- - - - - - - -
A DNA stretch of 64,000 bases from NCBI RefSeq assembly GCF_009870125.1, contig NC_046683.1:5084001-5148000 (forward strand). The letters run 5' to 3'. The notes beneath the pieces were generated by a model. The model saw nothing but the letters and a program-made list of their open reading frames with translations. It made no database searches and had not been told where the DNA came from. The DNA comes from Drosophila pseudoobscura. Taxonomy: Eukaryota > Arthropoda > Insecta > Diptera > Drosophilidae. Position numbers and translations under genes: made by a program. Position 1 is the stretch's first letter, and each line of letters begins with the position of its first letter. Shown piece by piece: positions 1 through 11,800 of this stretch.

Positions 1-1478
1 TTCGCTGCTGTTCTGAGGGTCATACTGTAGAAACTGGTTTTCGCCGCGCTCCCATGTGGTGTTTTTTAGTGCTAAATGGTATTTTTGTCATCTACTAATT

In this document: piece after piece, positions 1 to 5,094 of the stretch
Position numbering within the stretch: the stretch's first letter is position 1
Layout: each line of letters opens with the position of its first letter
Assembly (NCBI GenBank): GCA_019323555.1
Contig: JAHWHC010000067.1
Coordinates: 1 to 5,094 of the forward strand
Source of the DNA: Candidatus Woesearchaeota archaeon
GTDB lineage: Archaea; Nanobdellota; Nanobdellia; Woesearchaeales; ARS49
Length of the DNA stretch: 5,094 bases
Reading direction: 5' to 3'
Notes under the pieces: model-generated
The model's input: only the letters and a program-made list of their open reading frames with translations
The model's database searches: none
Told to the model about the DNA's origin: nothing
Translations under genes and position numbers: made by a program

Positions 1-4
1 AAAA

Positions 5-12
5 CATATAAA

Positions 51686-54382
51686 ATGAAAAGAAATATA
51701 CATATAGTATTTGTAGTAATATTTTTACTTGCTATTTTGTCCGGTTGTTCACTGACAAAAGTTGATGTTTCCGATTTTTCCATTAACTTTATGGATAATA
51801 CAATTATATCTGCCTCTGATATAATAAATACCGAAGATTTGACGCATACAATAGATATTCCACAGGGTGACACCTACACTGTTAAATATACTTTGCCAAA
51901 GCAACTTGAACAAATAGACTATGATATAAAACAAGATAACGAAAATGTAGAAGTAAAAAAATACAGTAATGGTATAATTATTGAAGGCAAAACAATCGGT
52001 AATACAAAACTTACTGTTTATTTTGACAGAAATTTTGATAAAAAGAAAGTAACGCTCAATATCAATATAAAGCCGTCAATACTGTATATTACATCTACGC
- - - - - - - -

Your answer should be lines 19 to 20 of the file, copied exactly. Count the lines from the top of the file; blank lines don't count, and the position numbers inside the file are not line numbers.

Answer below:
Positions 1-4
1 AAAA